The early albertus Magnus and his arabic sources on the theory of the soul

Vivarium 46 (3):232-252 (2008)
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Abstract

Albertus Magnus favours the Aristotelian definition of the soul as the first actuality or perfection of a natural body having life potentially. But he interprets Aristotle's vocabulary in a way that it becomes compatible with the separability of the soul from the body. The term “perfectio” is understood as referring to the soul's activity only, not to its essence. The term “forma” is avoided as inadequate for defining the soul's essence. The soul is understood as a substance which exists independently of its actions and its body. The article shows that Albertus' terminological decisions continue a tradition reaching from the Greek commentators, and John Philoponos in particular, to Avicenna. Albertus' position on another important issue is also influenced by Arabic sources. His defense of the unity of the soul's vegetative, animal and rational parts rests on arguments from Avicenna and Averroes. It is shown that Averroes' position on the problem is not clearcut: he advocates the unity thesis, but also teaches the plurality of the generic and individual forms in man. This double stance is visible in the Latin reception of Averroes' works, and also in Albertus, who presents Averroes both as supporter and opponent of the plurality thesis.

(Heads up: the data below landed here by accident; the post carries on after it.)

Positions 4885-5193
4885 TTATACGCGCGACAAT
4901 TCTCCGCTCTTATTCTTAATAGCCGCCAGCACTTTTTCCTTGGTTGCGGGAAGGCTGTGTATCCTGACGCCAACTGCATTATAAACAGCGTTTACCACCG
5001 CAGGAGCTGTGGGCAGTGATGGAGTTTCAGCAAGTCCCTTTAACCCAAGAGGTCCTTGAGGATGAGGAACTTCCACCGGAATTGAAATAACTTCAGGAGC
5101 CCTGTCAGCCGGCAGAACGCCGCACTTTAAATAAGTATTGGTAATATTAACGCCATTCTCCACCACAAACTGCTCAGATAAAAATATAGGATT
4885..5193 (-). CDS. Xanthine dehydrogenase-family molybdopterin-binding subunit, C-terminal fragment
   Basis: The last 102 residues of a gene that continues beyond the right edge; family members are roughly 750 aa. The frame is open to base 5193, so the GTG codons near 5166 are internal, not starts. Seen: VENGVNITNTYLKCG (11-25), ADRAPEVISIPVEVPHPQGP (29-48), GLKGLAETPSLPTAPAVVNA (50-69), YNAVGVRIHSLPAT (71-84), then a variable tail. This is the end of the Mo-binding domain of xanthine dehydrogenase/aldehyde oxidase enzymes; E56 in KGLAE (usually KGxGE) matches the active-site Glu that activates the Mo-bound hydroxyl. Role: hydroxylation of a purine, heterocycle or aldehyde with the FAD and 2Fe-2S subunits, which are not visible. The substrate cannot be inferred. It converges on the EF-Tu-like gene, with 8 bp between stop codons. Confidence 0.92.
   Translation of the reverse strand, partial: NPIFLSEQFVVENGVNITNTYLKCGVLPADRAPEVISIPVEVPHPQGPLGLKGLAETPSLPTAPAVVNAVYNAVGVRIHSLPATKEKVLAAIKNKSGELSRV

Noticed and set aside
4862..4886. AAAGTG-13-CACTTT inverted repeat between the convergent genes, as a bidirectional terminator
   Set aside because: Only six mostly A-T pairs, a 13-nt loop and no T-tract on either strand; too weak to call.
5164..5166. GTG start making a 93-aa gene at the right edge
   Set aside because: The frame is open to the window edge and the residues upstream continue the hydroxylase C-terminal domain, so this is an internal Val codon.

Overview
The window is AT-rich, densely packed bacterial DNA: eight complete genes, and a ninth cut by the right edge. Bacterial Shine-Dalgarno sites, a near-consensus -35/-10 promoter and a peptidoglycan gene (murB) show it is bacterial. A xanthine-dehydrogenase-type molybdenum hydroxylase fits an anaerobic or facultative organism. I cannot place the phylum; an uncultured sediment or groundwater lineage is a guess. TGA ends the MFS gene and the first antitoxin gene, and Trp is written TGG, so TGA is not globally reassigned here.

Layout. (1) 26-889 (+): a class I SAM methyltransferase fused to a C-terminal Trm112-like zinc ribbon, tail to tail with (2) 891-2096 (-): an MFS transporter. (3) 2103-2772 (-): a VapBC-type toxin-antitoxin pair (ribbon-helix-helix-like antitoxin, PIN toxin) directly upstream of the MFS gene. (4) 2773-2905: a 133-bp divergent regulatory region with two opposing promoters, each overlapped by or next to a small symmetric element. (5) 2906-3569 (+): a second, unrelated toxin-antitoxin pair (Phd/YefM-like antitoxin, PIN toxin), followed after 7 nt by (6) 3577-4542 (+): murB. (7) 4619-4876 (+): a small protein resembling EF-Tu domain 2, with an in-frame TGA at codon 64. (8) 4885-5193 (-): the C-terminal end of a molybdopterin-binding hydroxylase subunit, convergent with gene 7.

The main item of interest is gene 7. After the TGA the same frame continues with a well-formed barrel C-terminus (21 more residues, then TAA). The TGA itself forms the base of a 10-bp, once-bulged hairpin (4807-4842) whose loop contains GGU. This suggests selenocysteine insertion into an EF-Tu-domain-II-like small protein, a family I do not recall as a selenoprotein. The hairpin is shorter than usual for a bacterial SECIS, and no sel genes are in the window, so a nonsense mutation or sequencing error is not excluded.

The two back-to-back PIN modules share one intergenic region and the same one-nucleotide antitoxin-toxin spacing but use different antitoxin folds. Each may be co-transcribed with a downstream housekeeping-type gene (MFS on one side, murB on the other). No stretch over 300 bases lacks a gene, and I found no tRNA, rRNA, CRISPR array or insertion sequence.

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Citations of this work

Aquinas and Aristotelians on Whether the Soul is a Group of Powers.Nicholas Kahm - 2017 - History of Philosophy Quarterly 34 (2):115-32.
Mirum Est Si Intellectus Noster Omnem Scientiam Accipiens Ex Phantasmate.Ile Vlad - 2021 - Bochumer Philosophisches Jahrbuch Fur Antike Und Mittelalter 23.
Transcending Natural Philosophy or Disregarding Metaphysics? : Albert the Great on Humors, Reason and Intellect.Vlad Ile - 2020 - Bochumer Philosophisches Jahrbuch Fur Antike Und Mittelalter 23 (1):117-140.

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References found in this work

Essence and Existence.John F. Wippel - 1982 - In Norman Kretzmann, Anthony Kenny & Jan Pinborg (eds.), Cambridge History of Later Medieval Philosophy. Cambridge: Cambridge University Press. pp. 385--410.
Averroes and the Plurality of Forms.Emily Michael - 1992 - Franciscan Studies 52 (1):155-182.
Albert the Great.Markus Führer - 2008 - Stanford Encyclopedia of Philosophy.

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